Mice sensitized by an injection of 0.2 cc. of rat blood and 10 days later inoculated with a mixture of rat blood and a transplantable mouse cancer showed a high degree of immunity to the cancer growth, while mice sensitized in the same manner and inoculated with cancer graft with no rat blood showed no immunity. Likewise, non-sensitized mice inoculated with a mixture of rat blood and cancer cells showed no immunity.

Mice sensitized to rat blood and then given a series of doses of x-rays between the time of this injection and the inoculation of the cancer-rat blood mixture showed a suppression of the factors affording protection or immunity, since the cancers grew as well in these animals as in the controls.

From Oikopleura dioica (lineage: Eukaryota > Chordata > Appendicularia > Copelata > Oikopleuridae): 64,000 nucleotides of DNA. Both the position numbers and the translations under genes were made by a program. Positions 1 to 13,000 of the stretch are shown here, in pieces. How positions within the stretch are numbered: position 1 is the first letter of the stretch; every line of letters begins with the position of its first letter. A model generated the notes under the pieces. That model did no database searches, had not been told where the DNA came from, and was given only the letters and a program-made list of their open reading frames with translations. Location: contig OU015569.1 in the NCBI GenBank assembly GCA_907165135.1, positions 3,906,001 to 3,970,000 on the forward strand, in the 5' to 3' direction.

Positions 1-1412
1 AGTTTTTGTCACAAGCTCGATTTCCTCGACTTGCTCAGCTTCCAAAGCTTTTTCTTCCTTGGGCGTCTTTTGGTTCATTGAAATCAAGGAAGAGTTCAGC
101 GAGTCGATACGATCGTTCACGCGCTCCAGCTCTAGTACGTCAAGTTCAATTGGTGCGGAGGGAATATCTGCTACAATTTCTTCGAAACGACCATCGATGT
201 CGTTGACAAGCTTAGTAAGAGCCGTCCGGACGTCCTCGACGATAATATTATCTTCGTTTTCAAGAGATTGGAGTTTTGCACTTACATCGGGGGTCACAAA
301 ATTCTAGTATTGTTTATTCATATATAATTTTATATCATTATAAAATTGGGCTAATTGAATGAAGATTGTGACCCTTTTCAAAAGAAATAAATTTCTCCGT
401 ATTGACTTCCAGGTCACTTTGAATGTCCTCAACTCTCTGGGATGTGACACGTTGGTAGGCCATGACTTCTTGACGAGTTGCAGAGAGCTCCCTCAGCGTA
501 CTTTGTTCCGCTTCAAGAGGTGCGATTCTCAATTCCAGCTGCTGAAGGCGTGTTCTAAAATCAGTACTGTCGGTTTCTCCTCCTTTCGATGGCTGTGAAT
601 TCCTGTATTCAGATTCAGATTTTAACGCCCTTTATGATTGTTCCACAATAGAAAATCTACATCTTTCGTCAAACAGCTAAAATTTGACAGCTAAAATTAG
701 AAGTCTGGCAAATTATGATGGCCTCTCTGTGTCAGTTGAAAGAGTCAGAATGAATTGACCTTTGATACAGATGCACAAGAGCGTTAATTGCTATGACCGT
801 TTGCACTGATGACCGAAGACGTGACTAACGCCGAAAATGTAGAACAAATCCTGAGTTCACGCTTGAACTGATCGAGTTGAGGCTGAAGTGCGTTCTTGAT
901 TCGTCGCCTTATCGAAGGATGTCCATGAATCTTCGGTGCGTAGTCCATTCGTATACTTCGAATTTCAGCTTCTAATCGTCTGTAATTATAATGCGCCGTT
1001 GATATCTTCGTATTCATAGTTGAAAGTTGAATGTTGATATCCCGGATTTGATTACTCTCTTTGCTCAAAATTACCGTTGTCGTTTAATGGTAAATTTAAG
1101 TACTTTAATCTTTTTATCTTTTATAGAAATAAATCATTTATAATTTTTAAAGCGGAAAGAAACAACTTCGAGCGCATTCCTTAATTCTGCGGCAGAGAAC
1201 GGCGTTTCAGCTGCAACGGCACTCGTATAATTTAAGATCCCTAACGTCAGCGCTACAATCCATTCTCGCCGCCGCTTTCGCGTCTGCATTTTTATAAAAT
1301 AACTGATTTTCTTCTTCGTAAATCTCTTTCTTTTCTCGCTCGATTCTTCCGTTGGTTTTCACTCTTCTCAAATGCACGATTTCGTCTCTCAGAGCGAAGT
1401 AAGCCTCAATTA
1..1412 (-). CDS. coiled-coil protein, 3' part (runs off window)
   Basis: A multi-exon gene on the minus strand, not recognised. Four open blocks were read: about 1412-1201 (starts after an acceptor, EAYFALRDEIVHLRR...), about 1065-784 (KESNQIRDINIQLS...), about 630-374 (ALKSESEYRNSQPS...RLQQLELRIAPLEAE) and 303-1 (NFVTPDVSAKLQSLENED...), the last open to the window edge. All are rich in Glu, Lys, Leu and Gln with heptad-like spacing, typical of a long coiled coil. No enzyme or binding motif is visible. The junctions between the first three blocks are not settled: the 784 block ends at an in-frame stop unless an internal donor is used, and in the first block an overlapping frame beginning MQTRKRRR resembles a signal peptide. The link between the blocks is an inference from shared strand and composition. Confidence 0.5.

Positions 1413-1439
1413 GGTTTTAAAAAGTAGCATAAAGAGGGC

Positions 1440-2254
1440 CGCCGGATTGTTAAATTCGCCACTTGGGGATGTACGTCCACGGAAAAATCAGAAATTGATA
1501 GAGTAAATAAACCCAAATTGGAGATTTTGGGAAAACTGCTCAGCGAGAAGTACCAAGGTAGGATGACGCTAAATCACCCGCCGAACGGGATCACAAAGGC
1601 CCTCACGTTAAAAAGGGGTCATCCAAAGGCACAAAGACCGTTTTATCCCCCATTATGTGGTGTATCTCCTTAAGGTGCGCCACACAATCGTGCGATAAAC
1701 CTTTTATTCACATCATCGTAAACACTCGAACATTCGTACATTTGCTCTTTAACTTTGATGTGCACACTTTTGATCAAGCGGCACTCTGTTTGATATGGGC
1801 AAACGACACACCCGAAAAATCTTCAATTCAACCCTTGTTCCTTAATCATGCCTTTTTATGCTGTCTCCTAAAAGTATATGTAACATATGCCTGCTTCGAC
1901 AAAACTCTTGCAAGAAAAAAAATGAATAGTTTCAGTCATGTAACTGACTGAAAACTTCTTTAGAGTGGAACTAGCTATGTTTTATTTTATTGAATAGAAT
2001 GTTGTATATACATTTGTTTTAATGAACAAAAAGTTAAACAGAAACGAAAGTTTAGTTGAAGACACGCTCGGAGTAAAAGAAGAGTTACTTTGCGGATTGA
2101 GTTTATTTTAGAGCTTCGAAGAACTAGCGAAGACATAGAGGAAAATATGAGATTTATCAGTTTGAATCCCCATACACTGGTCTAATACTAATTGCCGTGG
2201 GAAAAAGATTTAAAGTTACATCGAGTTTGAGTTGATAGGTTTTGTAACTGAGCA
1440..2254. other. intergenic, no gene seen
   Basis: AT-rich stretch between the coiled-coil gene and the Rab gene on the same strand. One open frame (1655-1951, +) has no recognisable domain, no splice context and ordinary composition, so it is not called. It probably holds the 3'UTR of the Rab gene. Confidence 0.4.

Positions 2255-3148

Mice were sensitized with rat blood and 10 days later inoculated with a cancer-rat blood mixture. 20 hours after the inoculation when the cellular exudation was at its height, the cells were destroyed by a local dose of x-rays. The degree of immunity was reduced and the cancers grew almost as well as in the controls.

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